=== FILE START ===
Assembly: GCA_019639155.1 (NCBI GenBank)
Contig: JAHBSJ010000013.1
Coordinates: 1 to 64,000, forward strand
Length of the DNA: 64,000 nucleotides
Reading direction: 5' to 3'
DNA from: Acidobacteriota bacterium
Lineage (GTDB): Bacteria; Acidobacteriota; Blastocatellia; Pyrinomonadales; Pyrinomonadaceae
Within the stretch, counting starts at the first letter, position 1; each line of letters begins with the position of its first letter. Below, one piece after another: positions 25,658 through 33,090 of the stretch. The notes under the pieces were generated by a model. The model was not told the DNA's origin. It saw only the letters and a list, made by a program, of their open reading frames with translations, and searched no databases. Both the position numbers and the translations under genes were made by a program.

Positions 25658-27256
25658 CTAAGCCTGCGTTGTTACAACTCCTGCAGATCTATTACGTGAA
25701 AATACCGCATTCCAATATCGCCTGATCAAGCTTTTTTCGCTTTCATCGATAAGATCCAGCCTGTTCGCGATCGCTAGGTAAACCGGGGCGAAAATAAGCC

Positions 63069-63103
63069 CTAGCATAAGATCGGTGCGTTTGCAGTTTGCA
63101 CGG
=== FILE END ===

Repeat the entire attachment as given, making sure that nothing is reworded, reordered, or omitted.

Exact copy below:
Assembly: GCA_019639155.1 (NCBI GenBank)
Contig: JAHBSJ010000013.1
Coordinates: 1 to 64,000, forward strand
Length of the DNA: 64,000 nucleotides
Reading direction: 5' to 3'
DNA from: Acidobacteriota bacterium
Lineage (GTDB): Bacteria; Acidobacteriota; Blastocatellia; Pyrinomonadales; Pyrinomonadaceae
Within the stretch, counting starts at the first letter, position 1; each line of letters begins with the position of its first letter. Below, one piece after another: positions 25,658 through 33,090 of the stretch. The notes under the pieces were generated by a model. The model was not told the DNA's origin. It saw only the letters and a list, made by a program, of their open reading frames with translations, and searched no databases. Both the position numbers and the translations under genes were made by a program.

Positions 25658-27256
25658 CTAAGCCTGCGTTGTTACAACTCCTGCAGATCTATTACGTGAA
25701 AATACCGCATTCCAATATCGCCTGATCAAGCTTTTTTCGCTTTCATCGATAAGATCCAGCCTGTTCGCGATCGCTAGGTAAACCGGGGCGAAAATAAGCC

Positions 63069-63103
63069 CTAGCATAAGATCGGTGCGTTTGCAGTTTGCA
63101 CGG